It’s a magical wonderland.
Crimson ribbons fly across a lustrous lake for its entire length. It’s the pink flamingos – more precisely the Lesser flamingos – of Bogoria, the caustic cauldron just north of the Equator in Kenya’s Great Rift Valley. In between the shorter more glamorous birds we see few of the less glamorous Greater flamingos.
The first we know of Bogoria is from the reports of the ill-fated Bishop Hannington en route to Uganda. He camped along the shoreline on 18 September 1885. And then towards the end of 1887, Count Teleki and Colonel Von Hohnel camped at Bogoria on their march to look for the mysterious lake further north, that is Lake Turkana.
But they had run short of grain and to stock up they sent their lead guide the indefatigable Dualla to Kikuyuland to look for surplus grain that the Kikuyu would sell to the desperate explorers.
While Dualla was away for a month, Teleki shot wild game every day – buffaloes, rhinos, zebras, hartebeest, ostrich – his companion Hohnel wrote ‘I counted eight separate herds of buffaloes each containing many hundred, rhinoceroses, elands, waterbucks…that l forgot all about my observations and gave myself up entirely to the delight of watching all these creatures in their life in the open. All the caravans lived off the land like vultures.
But surprisingly, they never mention the flamingos which have now turned the lake’s shoreline pink with flotillas in the lake and the crannies.
In the 1950s, the late Leslie Brown, a provincial administrative officer and a naturalist of repute became totally enamoured with the crimson birds and became the first biologist to study the lesser flamingos objectively, reporting of the spectacle on Bogoria. In the ‘Mystery of the Flamingos’, he wrote, “Personally l hope that no one will fully ever rationalize flamingos and that they will remain the supremely beautiful, elusive, opportunistic and unpredictable being l think they are. Anyone who tries over a long period of time to rationalize what they do, is asking for trouble.”
Today, the saline lake is listed as a Ramsar site making it a wetland of international importance and an Important Bird Area globally recognized as a rich birding area like the neighbouring Lake Baringo. Both lakes are on the rise again after the recent rains and the roads shifted to higher ground – it’s quite amusing to see the tarmac lead straight into the water at many points.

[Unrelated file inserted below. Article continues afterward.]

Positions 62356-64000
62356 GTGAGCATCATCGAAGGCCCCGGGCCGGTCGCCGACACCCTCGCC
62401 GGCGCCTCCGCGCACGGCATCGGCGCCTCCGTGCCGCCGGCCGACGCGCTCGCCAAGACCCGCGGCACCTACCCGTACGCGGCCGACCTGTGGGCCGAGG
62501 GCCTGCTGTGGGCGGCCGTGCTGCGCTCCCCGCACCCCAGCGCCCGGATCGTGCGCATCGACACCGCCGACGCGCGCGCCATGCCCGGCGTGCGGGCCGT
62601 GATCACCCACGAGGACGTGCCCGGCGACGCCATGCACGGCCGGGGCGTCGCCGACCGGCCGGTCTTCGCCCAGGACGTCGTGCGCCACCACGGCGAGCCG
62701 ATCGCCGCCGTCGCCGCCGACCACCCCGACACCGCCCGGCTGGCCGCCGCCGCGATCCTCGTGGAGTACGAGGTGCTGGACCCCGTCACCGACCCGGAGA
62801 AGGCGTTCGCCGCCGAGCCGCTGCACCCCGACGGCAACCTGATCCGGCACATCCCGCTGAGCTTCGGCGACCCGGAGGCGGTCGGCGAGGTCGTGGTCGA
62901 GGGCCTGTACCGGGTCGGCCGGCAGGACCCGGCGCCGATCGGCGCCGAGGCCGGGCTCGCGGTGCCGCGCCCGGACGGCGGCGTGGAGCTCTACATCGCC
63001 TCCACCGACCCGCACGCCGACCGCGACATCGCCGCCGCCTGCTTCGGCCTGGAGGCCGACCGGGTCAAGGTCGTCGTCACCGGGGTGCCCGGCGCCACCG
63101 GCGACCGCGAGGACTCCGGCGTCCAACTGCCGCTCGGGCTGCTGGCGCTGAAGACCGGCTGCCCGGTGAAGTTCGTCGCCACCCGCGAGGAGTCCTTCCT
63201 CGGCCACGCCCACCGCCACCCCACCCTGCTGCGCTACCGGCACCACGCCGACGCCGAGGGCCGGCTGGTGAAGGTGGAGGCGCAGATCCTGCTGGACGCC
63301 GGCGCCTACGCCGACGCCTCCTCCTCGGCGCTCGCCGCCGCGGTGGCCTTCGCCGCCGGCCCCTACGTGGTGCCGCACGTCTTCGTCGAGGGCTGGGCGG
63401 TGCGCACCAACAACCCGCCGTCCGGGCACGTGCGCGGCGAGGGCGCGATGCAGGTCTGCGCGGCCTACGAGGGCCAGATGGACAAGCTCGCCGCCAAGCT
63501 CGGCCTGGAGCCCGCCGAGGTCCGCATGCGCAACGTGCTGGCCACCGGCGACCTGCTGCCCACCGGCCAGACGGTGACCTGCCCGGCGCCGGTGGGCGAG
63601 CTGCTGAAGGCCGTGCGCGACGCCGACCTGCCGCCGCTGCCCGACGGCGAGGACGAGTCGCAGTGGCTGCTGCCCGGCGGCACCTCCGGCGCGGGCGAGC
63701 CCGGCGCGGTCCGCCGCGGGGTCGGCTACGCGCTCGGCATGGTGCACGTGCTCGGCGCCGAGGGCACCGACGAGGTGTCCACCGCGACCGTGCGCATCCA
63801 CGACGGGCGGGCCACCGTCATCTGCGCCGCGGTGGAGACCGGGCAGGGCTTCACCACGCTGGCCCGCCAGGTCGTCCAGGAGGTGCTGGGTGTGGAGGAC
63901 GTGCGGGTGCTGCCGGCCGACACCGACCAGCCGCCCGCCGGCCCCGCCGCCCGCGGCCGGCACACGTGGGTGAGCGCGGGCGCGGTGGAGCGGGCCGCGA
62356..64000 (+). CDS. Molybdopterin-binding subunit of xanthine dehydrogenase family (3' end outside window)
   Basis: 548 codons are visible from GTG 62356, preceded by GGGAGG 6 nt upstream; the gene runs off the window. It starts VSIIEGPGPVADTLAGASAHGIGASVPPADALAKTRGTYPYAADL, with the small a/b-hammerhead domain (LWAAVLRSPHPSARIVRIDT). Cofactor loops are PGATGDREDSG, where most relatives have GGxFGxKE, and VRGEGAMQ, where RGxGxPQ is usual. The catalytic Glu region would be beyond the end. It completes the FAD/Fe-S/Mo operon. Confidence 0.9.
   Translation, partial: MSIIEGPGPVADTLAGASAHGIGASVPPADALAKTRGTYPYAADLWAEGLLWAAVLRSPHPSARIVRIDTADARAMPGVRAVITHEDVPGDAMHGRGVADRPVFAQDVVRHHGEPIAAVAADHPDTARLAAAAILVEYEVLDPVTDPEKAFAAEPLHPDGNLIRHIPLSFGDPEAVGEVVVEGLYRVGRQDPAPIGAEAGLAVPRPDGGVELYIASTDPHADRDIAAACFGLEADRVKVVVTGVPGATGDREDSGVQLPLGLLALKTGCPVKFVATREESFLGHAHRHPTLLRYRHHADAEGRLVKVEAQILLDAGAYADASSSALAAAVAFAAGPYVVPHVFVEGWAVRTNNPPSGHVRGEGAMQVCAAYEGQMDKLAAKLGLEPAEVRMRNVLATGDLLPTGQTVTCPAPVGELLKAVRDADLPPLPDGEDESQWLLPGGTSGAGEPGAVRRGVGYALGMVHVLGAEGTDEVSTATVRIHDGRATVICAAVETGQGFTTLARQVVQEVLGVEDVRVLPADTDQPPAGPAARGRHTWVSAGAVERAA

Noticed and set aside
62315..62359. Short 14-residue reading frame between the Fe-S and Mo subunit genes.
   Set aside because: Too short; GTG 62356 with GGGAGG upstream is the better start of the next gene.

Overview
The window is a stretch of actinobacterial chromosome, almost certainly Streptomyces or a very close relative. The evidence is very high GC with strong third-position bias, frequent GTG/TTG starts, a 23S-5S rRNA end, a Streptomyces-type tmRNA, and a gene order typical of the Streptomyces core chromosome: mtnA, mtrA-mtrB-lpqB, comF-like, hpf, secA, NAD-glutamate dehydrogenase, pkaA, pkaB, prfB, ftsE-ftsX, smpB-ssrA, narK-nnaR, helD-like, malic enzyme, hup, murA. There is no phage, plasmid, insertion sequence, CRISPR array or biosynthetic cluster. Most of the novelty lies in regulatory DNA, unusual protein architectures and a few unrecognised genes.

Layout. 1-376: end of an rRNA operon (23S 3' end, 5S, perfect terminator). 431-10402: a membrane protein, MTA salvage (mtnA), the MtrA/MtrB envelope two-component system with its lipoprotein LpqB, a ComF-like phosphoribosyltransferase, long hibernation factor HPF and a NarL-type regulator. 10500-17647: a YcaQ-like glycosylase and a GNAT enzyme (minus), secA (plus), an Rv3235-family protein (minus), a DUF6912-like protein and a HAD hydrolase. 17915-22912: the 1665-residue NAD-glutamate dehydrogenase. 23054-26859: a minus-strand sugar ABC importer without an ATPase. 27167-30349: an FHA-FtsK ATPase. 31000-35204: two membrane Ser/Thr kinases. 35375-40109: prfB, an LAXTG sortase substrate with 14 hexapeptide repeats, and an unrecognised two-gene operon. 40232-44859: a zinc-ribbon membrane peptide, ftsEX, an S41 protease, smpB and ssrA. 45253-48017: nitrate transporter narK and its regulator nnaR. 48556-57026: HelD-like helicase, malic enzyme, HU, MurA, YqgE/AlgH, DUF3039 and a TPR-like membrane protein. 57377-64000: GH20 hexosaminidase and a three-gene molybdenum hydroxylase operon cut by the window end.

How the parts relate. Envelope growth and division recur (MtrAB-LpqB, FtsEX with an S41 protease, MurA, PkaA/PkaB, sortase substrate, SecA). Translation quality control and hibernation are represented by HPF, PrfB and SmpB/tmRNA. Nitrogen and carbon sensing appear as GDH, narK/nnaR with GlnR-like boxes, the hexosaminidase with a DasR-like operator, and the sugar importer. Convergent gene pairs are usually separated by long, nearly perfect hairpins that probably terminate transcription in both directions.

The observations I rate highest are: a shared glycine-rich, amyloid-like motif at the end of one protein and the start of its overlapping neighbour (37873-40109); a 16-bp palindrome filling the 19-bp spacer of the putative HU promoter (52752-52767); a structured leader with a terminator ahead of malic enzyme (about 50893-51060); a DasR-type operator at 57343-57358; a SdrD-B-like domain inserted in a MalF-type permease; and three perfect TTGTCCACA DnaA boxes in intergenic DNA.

By the time we reach the famed hot springs of Bogoria, we can only see them as tiny bubbling spots but still steaming hot with school kids carefully boiling their eggs in them.
The only big mammals we see now are a few baboons and a herd of impalas different from the accounts of the early explorers of the lake surrounded by rhinos and buffaloes.
But we do see a pair of monitor lizards by a black headed heron hunting for insects.
Leaving the lake to drive to Baringo, the freshwater cousin of the caustic Bogoria, we stop at the copper-coloured cliff wall in search of the Black eagle also called the Verreaux’s eagle. They have nested on the cliffs for generations but we see none. Turning the corner for Baringo, we look at the Carpet viper at the Snake Park, a really cute little snake but highly venomous. It’s coiled and rubs its body together to make the “sizzling” warning sound. We move on to the non-venomous friendlier sand boa and then our guide brings out the python. In one little corner of the world, there are so many different things to see.
It’s a scenic drive from Nairobi to Bogoria through the Great Rift Valley, passing the freshwater Naivasha, saline Elmenteita and Nakuru. All are frequented by the flamingos.
You can camp at Bogoria. Or treat yourself to a beautiful stay at Island Camp Baringo on Ol Kokwa Island. It’s where Mary Leakey had her archaeological digs in the 1940s including finding the bao game etched in the rock that was played by our ancestors a few thousand years ago.
There are also a few lake shore hotels ranging from budget to high end. The road is good tarmac, five hours from Nairobi to Bogoria or Baringo. Lots to see en route.
FYI: The alkaline-saline lakes of East Africa are vital for the survival of lesser flamingos – listed as ‘near threatened’ – providing food and a breeding ground for them. They only breed at five known sites spanning four countries – Botswana, India, Namibia and Tanzania – with Lake Natron, in northern Tanzania, being the most important breeding site accounting for 75 per cent of the global population.